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What percentage of my income should I have as debt?

For many people, debt is essential. If you want to buy a car or own your own home you will probably have to take out some debt to enable you to do this. Indeed, the average household debt in the UK (including mortgages) was £55,514 in May 2012.

If you have debt, you may be concerned that you have too much debt based on your household income. But, how do you work this out? And what percentage of your income should you have as debt? We answer these questions.

What is your ‘debt to income’ ratio?

To work out whether you have too much debt, you should calculate your ‘debt to income ratio’. This is a crucial personal financial health indicator and it shows you how much debt you have in relation to your household income. Working out this ratio can help you work out whether you need to take steps to reduce your debt.

There are several ways to calculate your ‘debt to income’ ratio, and the most common method is below.

Working out your debt to income ratio

To work out your debt to income ratio you will need to know what your household income is every month. Work out your monthly gross income (before any deductions or taxes are taken out) and don’t forget to include all income including overtime, bonuses and benefits.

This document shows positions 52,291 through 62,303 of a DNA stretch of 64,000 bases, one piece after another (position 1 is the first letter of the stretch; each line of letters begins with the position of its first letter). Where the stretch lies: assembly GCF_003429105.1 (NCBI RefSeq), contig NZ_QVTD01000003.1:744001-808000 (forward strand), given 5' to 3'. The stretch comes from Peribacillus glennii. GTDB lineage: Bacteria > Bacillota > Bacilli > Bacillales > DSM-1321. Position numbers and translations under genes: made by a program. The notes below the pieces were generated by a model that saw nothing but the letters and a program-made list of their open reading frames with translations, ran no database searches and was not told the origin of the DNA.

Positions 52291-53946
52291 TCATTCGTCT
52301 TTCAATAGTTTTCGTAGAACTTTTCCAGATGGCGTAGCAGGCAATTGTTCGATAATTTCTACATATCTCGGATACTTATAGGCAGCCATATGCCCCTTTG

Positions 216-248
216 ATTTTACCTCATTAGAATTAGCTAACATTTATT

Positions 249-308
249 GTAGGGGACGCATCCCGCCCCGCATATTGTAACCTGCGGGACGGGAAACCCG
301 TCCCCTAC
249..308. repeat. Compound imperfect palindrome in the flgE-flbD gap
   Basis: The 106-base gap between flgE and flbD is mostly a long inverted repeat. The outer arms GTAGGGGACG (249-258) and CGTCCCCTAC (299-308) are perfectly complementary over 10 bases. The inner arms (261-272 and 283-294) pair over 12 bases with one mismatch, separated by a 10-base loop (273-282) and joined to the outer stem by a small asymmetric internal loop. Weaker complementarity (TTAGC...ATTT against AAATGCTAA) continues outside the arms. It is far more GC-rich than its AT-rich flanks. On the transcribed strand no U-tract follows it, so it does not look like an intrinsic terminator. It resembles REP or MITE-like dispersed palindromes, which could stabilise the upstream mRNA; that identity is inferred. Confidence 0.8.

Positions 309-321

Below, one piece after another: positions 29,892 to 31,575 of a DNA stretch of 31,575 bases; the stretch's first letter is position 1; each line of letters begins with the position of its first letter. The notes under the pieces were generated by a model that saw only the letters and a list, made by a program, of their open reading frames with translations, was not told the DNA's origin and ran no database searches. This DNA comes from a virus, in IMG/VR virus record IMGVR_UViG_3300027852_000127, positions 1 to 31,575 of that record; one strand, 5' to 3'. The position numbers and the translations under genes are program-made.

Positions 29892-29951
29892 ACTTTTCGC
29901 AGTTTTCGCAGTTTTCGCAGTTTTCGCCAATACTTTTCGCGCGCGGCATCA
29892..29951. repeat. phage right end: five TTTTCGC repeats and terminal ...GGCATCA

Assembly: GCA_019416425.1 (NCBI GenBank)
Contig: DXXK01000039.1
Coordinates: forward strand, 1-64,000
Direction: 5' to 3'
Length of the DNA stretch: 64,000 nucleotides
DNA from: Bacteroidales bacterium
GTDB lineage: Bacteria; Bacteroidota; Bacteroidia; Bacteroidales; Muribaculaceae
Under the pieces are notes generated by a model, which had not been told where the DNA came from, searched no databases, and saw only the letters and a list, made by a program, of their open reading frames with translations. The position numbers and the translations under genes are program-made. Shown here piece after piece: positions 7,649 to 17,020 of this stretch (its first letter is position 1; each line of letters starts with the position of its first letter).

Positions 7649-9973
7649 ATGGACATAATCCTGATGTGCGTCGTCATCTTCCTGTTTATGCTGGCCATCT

Once you have worked out your monthly household income you should work out what you pay to your debts every month. Work out your average credit card payment every month and include other debts such as your mortgage payment, car payment, and other loan payments, such as home equity loans and personal loans.

Now that you have the information you need, you should divide your monthly debt payments by your monthly income.

For example, if you earn £1,500 a month on average and you have debt payments of £600, your ‘debt to income’ ratio would be:

£600/£1,500 = 0.4 (or 40 per cent)

What percentage of income should you have as debt?

Most banks and financial professionals agree that you should keep your debt-to-income ratio at less than around 36 per cent of your gross income.

For example, in the USA, mortgage lenders will agree a loan if your ‘debt to income’ ratio is under 36 per cent. US News indicates ratios of 37 to 42 per cent are not bad, 43 to 49 per cent require some proactive work, and 50 per cent or above likely require some formal professional debt repair help.

What to do if your debt is too high for your income

If your debt to income ratio is over 45 per cent, you may have to take some proactive steps to bring this down. To improve your debt to income ratio, you have two options:

  • Increase your income
  • Lower your expenses

Increasing your income might involve you working overtime or taking on a second job. You could review your investments to increase your returns and make sure you are claiming all the benefits to which you are entitled.

Lowering your expenses can involve cost saving measures such as switching your phone or utility providers, cancelling non-essential direct debits, eating out less and not taking holidays. Debt consolidation can also help you to reduce your monthly debt payments.

Working out a monthly budget in order to reduce your expenditure is a good first step to bringing your debt to income ratio to a more manageable level.

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